--=====================_214160546==.ALT
Content-Type: text/html; charset="us-ascii"
Les, I think you should bask in the praise, odd as it may
be.  I guess it is like pasta and gravy (sause), my brothers can't
believe anyone would buy pasta or gravy - from Prego to the best
imported, they just don't understand anyone settling for it.  While
I will buy pasta, I won't buy gravy.  I want the fresh tomatos and
peperoni and spices (as fresh as possible in there).
It is kind of scarry what people will settle for in coffee.  For
that could mean that people did really like my first roast as being some
of the best coffee they had tasted.  Maybe it was, for even in fine
restaurants the coffee seems to be last on the list to be great or even
very good.  
Do you think some of it is regional or has to do with access? 
Though access as an issue is going away fast,  actually, has gone
away.
Maybe here in the States coffee, for some, is just a habit that happens
at the end of dinner and in the morning.  God, I hate to think that,
but it may be.  I know my mother had her sister-in-law call her a
snob because she buys freshly roasted coffee and uses a French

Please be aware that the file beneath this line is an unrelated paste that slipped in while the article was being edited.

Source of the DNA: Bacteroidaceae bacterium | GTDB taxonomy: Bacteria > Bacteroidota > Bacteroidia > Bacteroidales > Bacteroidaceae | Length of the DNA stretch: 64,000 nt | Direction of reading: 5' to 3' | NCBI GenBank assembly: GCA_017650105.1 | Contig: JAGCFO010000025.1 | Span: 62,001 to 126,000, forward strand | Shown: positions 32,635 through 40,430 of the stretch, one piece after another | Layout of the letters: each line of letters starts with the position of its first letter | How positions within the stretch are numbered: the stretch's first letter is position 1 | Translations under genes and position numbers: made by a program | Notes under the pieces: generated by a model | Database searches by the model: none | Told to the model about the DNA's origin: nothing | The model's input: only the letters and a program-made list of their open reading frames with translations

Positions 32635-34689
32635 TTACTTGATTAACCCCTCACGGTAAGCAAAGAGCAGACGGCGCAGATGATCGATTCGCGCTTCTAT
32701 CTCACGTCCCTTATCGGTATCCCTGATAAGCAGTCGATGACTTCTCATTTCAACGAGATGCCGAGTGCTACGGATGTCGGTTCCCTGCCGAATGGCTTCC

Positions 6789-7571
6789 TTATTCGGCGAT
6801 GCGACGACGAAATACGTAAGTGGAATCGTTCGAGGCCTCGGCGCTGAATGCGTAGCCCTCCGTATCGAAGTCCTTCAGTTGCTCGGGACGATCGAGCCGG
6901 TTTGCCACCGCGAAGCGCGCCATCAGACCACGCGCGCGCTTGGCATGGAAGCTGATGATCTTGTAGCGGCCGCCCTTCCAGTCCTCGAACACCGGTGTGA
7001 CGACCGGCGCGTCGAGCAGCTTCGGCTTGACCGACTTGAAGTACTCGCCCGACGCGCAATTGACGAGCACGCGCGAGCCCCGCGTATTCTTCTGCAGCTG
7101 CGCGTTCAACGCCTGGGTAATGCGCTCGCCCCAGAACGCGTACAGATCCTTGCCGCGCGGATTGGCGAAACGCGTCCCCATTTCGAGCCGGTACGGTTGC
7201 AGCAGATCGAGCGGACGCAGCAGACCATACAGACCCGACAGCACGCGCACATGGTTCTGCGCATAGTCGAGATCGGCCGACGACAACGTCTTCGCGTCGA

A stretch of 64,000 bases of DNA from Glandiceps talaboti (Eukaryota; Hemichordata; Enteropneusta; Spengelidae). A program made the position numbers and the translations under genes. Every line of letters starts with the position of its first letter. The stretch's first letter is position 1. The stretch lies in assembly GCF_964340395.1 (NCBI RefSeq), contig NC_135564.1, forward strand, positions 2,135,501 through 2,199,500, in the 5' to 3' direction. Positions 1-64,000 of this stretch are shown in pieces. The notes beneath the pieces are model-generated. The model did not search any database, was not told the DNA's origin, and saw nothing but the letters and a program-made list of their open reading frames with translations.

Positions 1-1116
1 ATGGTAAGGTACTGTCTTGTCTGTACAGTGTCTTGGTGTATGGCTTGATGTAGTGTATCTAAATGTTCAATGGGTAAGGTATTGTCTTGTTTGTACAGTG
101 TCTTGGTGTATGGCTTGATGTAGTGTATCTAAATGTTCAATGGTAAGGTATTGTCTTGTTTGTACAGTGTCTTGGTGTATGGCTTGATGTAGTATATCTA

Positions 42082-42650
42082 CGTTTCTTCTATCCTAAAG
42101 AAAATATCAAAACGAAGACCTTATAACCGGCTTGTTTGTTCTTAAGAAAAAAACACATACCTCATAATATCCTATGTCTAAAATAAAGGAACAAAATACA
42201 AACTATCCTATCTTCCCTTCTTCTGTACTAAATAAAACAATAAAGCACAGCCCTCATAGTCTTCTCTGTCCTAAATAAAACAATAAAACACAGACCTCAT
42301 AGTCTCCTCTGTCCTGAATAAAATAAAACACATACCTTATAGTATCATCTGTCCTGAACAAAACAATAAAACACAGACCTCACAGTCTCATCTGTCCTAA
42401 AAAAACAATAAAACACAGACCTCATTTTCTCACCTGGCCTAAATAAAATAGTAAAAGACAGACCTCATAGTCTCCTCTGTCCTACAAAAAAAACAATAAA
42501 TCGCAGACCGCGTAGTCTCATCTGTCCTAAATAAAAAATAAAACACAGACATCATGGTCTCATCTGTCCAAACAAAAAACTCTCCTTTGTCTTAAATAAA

Press.  My sister-in-law also called me one because I set out two
forks at a nice dinner.  Go figure.
What I don't know is if the roasting of our own coffee or the buying of
the better coffee is growing or in our busy world just isn't important to
others.  The other thought on this is that I don't want to judge my
friends by the coffee they drink as long as they don't judge me by the
fact that I am now roasting my coffee.  
Heck, there is a noticeable difference in jeans that cost $200 and those
that cost $45 - at least in most cases.  I don't want to be one of
those people who judge others because they buy the more expensive ones or
don't.  I guess it comes down to live and let live, but, for me, at
the same time try to get others interested in roasting.  It kind of
feels lonely, for none of my friends do it, though, one is very
interested.  
Sorry, I rambled there.  
Have a good night. 
At 08:06 PM 7/28/2007, you wrote:
You are being a bit kind to my
friends.  They speak their minds!  We
have been meeting together for about 10 years.  This was the first
Ooh
and Ah session about the homeroast.  They really thought the stale
was
better!  Yup, I am convinced for the general public, stale needs to
be
a part of the cupping correction!  Generally they think my
homeroast
is a cut above the average coffee, but this was over the top